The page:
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The Somewhere Else Cafe really is something else

The Somewhere Else Cafe really is something else
Autos
Classic big rigs line up at the Dogwood Valley Truck Stop in B.C. s Fraser Canyon to honour Gail Marlatt for her years of providing home-cooked meals for drivers.Alyn Edwards

The Somewhere Else Cafe is an institution among truckers driving the Fraser Canyon, one of the routes featured on the Discovery Channel series Highway Thru Hell. For many long-haul truckers, a piece of heaven is the restaurant attached to the Dogwood Valley Petrocan truck stop gas station on the TransCanada Highway 1, approximately 10 minutes east of Hope.

Owner Gail Marlatt has been serving truck drivers since she was 10 years old, beginning at her sister and brother in-law’s J&R’s Truck Stop Cafe at Flood, five miles west of Hope. Gail knows the truckers by name, who they work for, what they drive and what they are hauling. She was a long-distance truck driver for five years starting when she was 27, hauling freight, produce and meat on the Vancouver-Los Angeles-Toronto triangle for Cougar Freight, a division of Motorways.

Before COVID-19, Gail was known for putting lone diners together at one table in her cafe, so they had company. On one occasion, Gail organized four truckers sitting at separate tables into one group. It turned out they all drove for the same parent company and knew a lot of the same people.

She works 60 hours on a slow week. After reopening from a COVID shutdown, she went 123 days without a day off. She is tired, can’t hire enough staff for the 12-hour days and wants to retire.

“I’d like to sell it so the best staff ever have jobs. But, either way, we will be closed soon,” she says.

This was not good news for veteran trucker Bruce Shantz and numerous others who have been stopping at Gail’s truck stop cafés for decades. So, Bruce organized a Saturday afternoon ‘Haul In’ tribute . Sixteen classic big rigs turned up, some from as far away as Williams Lake and Vancouver Island.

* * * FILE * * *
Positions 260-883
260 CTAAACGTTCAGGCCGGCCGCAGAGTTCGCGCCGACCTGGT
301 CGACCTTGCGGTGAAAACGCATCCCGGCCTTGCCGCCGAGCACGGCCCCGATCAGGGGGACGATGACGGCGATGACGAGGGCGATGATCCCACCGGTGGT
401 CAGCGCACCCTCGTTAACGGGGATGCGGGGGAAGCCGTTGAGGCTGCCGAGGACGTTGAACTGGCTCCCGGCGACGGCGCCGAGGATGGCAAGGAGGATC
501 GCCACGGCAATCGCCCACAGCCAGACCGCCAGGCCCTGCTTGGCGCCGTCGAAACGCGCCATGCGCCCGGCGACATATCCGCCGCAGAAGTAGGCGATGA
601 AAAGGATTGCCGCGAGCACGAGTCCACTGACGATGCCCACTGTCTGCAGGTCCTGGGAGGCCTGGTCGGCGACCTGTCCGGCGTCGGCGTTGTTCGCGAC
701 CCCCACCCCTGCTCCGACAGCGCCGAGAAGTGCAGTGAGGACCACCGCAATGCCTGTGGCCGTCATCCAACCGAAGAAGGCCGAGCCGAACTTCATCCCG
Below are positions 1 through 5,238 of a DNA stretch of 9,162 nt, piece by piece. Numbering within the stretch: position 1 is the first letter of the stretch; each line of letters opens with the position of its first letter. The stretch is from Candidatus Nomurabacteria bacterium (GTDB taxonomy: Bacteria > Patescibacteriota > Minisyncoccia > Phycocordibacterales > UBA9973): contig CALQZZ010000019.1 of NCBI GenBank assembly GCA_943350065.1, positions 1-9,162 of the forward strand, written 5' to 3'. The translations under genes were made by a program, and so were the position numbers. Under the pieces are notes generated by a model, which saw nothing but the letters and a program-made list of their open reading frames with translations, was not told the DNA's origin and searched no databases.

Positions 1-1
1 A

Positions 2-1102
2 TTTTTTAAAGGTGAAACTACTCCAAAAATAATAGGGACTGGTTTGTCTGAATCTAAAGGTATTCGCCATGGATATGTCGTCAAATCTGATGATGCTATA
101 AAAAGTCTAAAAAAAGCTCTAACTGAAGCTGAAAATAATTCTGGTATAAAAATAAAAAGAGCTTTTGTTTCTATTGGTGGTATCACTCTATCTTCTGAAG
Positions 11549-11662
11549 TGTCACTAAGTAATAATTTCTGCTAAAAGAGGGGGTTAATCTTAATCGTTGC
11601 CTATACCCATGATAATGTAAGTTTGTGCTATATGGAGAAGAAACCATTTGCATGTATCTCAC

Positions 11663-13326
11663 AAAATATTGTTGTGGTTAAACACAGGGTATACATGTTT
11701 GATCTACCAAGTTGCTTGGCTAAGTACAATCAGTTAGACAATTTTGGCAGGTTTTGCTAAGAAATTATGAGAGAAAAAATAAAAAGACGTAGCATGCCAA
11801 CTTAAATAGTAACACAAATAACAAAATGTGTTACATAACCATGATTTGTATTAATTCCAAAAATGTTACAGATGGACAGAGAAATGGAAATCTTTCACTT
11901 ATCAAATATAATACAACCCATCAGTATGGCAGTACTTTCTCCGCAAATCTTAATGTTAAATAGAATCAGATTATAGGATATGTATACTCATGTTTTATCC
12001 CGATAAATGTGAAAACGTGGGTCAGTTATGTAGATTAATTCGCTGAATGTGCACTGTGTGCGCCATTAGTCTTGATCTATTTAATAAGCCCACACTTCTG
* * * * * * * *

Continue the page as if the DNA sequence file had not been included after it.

Bruce Shantz drove the restored 1965 Kenworth truck and trailer he has owned for 30 years from Vancouver. Bernd Dessau brought his classic 1970 Hayes heavy hauler to park alongside Arnie De Jong’s 1961 Hayes Clipper. Both trucks were built in Vancouver. Owen Paquette drove his 1974 International Loadstar flat deck with a huge Cummins diesel engine on the deck.

“I’m going to install the engine in a 1981 Freightliner cab over. It’s one of the last of the ‘big shack’ haulers, Paquette says, referring to the giant sleeper cab.

Slices of chocolate cake brought by one of the truckers were handed out. Pioneer drivers Bruce Harger and Brian Busby, members of the B.C. Truck Museum in Cloverdale, came along for the ride.

The Somewhere Else Café is very homespun. “Everything here is real,” Gail says. Her big sisters make the pie crusts, jams and jellies. Gail’s newest creation is bacon cheesecake.

Bruce Shantz sat with fellow veterans sipping coffee and eating chocolate cake.

“I’m afraid this could mark the end of the old-time truck stop cafe where truckers could always get a home cooked meal,” Shantz says. “The other truck stops have A&W and Subway fast food restaurants. You can’t get liver and onions there.”

Although half of Gail’s business comes from truckers, many of today’s trucks have refrigerators and microwaves enabling drivers to have their meals in their trucks. This eats into the truck stop restaurant business.

I’ll be here to the last day.

The Somewhere Else Cafe retains a 1950’s atmosphere. Photographs line the walls detailing the history of trucking through the often-treacherous Fraser Canyon. Many of the old photos have been brought in by the truckers who make this regular stop. Visitors can buy a T-shirt boldly stating: Real Men drive the canyon. The photos on the wall speak volumes of the perils.

The long-haul truckers are sad to see the end of the line coming for the Somewhere Else Café. So are the staff.

“I’ll be here to the last day,” says veteran server Serena Newlands. “I love it here”.
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